You know the voice.
No, not the one that is critiqued by Adam Levine and Blake Shelton.
It is that evil, little voice in the back of your head. You know, the one that sounds like Regina George or any of the Heathers. It says things like:
“Who are you kidding? You will never be a writer.”
“This passage is terrible. Everyone will laugh at how lame it is.”
“This character is awful. The critics will savage her.”
“All your ideas are stupid. None of them are worth pursuing.”
It might even be a little more benign than that. It might sound a bit more like Buffy’s mom or the people on What Not to Wear.
“Are you sure that sentence is good? You might want to rewrite it.”
“If you just rewrite the first paragraph before you continuing writing, the rest of the work will be great.”
“Are you sure you want this chapter? Spend a few hours staring at it, and you will come up with a solution.”
Ignore the voices!
Okay, easier said than done, right?
Before I give you a few tips to get those voices to shut up faster than Darth Vader silences his enemies, let me underline the importance of not listening to those voices.
Those voices, besides being mean and terrible, are not helpful when writing a first draft. Okay, the first set of voices are never helpful. But the second set of voices are really great during the editing stage.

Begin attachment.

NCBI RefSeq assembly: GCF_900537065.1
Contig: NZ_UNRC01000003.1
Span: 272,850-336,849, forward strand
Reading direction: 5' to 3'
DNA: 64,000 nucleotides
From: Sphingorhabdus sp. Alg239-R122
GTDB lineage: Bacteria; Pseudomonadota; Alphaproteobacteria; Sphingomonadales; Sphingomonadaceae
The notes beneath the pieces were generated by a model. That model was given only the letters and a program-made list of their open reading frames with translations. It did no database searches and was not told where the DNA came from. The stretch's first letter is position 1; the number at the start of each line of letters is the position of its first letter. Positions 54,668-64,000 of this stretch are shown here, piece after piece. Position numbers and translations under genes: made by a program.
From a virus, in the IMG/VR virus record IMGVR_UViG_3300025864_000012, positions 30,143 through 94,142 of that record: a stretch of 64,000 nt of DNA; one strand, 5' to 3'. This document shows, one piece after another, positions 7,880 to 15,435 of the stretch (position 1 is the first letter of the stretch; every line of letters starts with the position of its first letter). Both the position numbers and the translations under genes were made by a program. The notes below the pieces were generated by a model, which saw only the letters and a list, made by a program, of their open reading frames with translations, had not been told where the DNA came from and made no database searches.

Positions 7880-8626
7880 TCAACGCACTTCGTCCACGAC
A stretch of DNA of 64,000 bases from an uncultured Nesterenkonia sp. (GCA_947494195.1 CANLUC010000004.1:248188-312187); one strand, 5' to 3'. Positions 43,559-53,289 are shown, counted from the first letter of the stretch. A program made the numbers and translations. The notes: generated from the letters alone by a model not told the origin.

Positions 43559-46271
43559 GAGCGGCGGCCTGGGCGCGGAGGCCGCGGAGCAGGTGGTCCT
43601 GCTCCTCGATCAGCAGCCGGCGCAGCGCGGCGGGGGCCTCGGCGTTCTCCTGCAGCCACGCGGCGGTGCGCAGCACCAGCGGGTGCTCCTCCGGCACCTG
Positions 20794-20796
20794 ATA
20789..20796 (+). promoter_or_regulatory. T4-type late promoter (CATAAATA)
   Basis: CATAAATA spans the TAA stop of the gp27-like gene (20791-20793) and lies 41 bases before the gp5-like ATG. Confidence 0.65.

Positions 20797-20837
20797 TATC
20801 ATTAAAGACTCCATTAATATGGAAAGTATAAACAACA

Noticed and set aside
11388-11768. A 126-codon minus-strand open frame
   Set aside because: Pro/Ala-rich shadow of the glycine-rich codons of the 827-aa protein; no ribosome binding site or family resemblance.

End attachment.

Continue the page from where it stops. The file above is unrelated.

The editing stage has to be kept apart from the writing stage. Basically, if you let your inner editor loose during your first draft, expect the results to be similar to that of letting Cookie Monster loose on your cookies. In short, you will be left with nothing.
Why is this? First of all, editing and writing are done in literally different parts of the brain, so you are taxing your brain going back and forth between the left and right hemispheres. Best to stick to one side at a time.
Another problem? If you are obsessing about the first paragraph of your novel, you will not have time to actually write the rest. Everyone knows that person who has not finished a novel, even though he has been working on it for years. Why? He keeps revising the first chapter. Don’t be that guy.
Finally, you might completely delete whatever you are currently obsessively revising. It is not unheard of for authors to toss whole chapters after finishing the novel. Revising a chapter that you might delete is a bigger waste of time than reading Harry Potter and the Cursed Child. (Yes, I said it.)
What is the solution to drowning out the inner editor? Well, unlike college, you cannot just use headphones to mask unpleasant noises. Here is a list of suggestions to shut out the negative voices when you are writing a rough draft:
- Hire an editor. It helps to know it is someone else’s job to edit your work. If the voice acts up, you can just say, “Don’t worry; Sarah has this taken care of.”
- Get up and dance! You may or may not want to play Walk the Moon’s “Shut Up and Dance” as you do it. Physical activity helps you get out of your head and puts you in a positive place.
- Don’t read your work. I have a rule where I don’t reread my work until I am done writing my draft. It is hard to edit something if you are not reading it!
- Write when you are sleepy (aka first thing in the morning). Your inner editor is too sleepy to complain then.
- Read nice things people have said about your writing (or you). It is hard to buy into the voice if you are drowning it out with positive words!
How about you? What do you do to quiet the negative voices? Tell me in the comments below!